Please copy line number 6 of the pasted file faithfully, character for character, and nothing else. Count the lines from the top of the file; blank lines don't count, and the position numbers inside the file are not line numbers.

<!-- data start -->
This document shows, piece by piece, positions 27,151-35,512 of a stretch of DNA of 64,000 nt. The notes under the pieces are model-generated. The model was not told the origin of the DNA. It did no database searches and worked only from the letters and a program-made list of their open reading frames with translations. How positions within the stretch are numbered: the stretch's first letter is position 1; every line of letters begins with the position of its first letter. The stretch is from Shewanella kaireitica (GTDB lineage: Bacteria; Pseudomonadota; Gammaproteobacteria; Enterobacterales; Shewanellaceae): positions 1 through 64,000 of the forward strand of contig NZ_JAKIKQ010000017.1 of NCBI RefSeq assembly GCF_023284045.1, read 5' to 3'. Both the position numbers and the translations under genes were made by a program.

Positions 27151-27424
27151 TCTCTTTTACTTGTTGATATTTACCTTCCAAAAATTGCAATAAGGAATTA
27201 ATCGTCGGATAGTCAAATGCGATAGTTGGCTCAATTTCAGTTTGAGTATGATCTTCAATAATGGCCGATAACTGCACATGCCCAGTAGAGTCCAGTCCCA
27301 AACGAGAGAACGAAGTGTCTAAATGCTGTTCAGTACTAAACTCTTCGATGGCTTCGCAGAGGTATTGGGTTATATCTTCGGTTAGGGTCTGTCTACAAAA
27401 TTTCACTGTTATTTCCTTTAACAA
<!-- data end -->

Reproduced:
27401 TTTCACTGTTATTTCCTTTAACAA